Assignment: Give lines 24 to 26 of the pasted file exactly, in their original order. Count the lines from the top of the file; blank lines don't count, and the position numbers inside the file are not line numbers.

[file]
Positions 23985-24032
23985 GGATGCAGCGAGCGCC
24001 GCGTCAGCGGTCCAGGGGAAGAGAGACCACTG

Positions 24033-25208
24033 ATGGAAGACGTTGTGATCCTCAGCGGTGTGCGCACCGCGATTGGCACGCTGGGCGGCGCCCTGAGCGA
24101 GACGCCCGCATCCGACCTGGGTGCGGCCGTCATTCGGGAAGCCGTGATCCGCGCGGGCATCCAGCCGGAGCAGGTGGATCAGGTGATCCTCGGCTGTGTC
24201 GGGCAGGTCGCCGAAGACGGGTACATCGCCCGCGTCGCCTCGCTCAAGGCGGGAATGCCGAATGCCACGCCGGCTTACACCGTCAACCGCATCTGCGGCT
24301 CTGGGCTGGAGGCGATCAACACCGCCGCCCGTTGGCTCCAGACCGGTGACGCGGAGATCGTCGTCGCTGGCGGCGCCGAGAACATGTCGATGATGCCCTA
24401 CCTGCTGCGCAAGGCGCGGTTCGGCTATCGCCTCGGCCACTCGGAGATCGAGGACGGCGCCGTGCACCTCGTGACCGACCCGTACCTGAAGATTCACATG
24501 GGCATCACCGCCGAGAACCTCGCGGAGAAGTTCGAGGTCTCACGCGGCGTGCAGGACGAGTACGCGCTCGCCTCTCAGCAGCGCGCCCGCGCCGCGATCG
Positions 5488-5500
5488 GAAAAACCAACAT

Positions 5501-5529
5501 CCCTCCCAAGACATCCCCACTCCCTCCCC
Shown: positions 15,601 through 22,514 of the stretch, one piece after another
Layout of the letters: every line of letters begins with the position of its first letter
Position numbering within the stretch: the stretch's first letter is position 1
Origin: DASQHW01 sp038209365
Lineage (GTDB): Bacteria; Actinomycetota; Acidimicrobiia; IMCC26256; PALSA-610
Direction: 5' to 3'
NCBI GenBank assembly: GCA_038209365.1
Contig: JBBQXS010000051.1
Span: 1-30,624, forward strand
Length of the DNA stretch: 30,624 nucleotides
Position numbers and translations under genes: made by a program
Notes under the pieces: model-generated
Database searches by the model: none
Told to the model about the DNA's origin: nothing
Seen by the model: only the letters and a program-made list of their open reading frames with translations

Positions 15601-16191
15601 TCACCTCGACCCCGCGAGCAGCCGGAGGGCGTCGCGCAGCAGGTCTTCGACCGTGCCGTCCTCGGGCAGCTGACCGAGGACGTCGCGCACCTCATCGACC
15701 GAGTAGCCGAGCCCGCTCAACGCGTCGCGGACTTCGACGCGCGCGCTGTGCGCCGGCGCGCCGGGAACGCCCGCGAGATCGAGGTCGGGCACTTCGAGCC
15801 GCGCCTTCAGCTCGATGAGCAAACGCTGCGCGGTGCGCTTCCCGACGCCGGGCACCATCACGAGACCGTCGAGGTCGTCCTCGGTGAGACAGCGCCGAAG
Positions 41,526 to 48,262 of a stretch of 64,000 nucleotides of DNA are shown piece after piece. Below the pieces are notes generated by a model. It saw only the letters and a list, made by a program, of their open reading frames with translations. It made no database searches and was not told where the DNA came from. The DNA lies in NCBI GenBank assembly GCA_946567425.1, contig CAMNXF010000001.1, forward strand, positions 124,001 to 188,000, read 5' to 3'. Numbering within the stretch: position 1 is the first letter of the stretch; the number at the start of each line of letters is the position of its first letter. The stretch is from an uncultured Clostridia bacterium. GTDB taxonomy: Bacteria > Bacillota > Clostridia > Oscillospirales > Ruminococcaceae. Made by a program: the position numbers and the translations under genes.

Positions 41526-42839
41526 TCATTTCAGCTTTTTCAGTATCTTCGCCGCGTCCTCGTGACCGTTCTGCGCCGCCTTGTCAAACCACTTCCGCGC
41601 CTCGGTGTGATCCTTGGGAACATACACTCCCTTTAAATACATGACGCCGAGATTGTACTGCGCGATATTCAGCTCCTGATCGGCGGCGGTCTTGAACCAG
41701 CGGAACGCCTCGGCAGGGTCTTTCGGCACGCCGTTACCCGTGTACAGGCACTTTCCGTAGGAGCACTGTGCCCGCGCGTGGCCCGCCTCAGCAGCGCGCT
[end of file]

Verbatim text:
Length of the DNA stretch: 30,624 nucleotides
Position numbers and translations under genes: made by a program
Notes under the pieces: model-generated